Put it all together than the feel that comes across is one of a deep suspicion of the exercise of authority, and even the idea that it’s illegitimate to exercise authority in any particularly Christian way.
As with the secular world at large, this interacts with other forces in curious ways. There’s an increasing evangelical stress on the social and systemic aspects of justice, particularly in distinction from purely individual salvation or acts of justice (or charity, since evangelicals increasingly seem to subsume corporal acts of mercy under the heading of justice).
When they say that justice requires systemic changes, but reject (or at least neglect) the exercise of authority by Christians, then the remaining outlet for justice is advocacy. But as we’ve seen, advocacy is in essence an appeal to authorities, complaining to the management. Some might label this speaking prophetically, but when you are extremely unbalanced in favor of prophets vs. kings, priests, and other officials who are chartered with actually ruling in accordance with God’s justice, that’s not a healthy situation. At some point somebody actually has to implement justice.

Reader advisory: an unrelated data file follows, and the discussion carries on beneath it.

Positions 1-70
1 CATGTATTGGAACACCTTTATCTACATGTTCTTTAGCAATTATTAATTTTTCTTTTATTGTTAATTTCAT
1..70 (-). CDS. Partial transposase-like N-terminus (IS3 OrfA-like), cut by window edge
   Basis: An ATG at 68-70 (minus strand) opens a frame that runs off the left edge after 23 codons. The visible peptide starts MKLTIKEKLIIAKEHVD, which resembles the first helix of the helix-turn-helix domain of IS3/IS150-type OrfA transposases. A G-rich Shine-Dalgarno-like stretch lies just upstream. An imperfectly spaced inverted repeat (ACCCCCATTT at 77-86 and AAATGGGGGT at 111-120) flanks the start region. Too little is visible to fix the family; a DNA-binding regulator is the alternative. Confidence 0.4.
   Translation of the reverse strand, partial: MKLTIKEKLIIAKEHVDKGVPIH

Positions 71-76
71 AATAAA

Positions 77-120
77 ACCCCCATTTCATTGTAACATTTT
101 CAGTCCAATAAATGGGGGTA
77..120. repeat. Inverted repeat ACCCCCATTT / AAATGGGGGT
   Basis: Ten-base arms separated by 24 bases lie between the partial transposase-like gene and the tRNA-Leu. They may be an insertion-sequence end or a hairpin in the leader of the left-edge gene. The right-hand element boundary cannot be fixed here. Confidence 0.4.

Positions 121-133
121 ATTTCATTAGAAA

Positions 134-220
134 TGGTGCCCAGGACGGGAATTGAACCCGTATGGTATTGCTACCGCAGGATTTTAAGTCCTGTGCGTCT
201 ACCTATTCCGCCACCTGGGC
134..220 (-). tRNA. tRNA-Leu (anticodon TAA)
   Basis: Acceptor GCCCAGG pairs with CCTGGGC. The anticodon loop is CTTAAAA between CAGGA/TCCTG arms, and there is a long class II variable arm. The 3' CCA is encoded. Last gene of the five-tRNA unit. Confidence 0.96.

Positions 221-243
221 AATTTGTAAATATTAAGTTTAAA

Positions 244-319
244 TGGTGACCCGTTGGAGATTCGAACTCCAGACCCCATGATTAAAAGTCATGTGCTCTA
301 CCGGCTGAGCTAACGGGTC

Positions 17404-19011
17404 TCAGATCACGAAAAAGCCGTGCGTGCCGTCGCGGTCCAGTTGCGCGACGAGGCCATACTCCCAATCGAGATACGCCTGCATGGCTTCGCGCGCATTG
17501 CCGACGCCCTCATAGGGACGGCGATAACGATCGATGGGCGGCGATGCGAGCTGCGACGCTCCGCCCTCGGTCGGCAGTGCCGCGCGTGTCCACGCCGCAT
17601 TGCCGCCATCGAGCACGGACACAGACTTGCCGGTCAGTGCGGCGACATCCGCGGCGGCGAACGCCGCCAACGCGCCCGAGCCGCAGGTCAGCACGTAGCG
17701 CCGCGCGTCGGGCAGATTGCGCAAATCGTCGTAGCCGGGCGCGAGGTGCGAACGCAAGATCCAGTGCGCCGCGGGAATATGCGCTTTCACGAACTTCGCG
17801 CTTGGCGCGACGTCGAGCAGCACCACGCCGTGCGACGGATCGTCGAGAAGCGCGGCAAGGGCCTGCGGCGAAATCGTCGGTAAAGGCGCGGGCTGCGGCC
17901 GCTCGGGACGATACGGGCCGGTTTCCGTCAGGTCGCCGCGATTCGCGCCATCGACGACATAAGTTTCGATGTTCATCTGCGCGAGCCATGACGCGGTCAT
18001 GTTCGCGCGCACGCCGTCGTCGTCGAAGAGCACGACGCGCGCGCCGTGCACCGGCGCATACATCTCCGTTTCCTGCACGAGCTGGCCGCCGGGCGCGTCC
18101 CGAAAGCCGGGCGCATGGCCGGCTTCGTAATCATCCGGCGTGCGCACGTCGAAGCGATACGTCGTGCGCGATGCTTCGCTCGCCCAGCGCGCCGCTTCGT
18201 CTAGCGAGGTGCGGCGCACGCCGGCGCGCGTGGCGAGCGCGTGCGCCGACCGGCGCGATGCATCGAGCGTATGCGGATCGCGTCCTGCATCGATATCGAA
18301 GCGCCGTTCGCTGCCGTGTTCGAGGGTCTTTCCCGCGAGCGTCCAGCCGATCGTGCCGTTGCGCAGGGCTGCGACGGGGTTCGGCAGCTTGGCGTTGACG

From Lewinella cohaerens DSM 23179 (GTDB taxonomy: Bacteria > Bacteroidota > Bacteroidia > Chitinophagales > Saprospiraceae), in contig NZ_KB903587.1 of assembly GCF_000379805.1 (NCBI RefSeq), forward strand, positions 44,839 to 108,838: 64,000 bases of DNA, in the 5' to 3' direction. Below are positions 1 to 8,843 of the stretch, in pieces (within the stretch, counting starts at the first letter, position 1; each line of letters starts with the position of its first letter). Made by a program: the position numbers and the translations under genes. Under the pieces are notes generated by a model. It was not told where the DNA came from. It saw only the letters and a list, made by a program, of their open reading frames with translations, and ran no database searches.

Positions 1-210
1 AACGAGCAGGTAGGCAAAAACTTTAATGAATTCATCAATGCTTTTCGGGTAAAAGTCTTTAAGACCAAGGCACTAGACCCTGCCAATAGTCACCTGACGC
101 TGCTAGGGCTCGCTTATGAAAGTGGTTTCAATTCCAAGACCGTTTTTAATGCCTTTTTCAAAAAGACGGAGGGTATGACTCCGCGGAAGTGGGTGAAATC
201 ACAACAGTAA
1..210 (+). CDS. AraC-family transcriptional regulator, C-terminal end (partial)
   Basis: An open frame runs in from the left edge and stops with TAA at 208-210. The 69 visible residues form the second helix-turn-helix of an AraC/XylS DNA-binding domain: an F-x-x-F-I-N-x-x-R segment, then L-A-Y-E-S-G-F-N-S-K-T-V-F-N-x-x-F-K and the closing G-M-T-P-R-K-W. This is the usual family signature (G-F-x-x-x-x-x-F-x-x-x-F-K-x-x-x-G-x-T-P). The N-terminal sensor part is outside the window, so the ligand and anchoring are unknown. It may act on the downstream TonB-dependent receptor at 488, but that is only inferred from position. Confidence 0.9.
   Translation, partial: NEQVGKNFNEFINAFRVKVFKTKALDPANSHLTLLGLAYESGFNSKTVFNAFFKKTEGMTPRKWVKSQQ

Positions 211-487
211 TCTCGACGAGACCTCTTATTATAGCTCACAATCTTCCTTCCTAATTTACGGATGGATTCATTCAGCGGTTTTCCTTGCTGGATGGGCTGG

Who Exercises Authority Today?
To restate, the direct exercise of authority for the public good has been in a long-term decline in America in general. And power has been diffused and bureaucratized in ways that militate against the direct exercise of authority by individuals. But there are many roles in which the occupant does have the ability to wield power. When I see someone doing that, I’ve started making a habit of looking up the religious affiliation of the people in involved. I previously mentioned Michael Bloomberg as an example. He is Jewish.